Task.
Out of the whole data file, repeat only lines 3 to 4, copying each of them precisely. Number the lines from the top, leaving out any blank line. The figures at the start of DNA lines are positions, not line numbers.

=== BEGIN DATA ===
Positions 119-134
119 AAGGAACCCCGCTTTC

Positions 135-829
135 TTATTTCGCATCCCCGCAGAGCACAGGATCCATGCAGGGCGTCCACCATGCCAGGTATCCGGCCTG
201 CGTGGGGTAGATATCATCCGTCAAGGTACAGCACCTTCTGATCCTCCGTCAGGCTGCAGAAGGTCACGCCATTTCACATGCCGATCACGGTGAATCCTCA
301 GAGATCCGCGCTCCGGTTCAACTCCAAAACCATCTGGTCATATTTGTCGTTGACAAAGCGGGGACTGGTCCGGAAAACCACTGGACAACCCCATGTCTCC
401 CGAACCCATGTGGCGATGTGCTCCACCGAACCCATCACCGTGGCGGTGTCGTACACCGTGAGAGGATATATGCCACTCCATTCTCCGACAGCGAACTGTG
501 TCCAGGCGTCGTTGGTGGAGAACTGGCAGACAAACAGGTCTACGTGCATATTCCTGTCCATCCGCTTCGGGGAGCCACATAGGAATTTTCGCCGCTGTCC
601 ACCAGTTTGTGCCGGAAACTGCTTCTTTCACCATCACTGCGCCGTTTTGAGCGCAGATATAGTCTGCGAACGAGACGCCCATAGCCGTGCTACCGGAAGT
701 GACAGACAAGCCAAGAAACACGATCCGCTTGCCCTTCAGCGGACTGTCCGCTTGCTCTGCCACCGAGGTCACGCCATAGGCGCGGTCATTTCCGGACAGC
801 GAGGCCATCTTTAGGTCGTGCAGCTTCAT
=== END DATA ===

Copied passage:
Positions 135-829
135 TTATTTCGCATCCCCGCAGAGCACAGGATCCATGCAGGGCGTCCACCATGCCAGGTATCCGGCCTG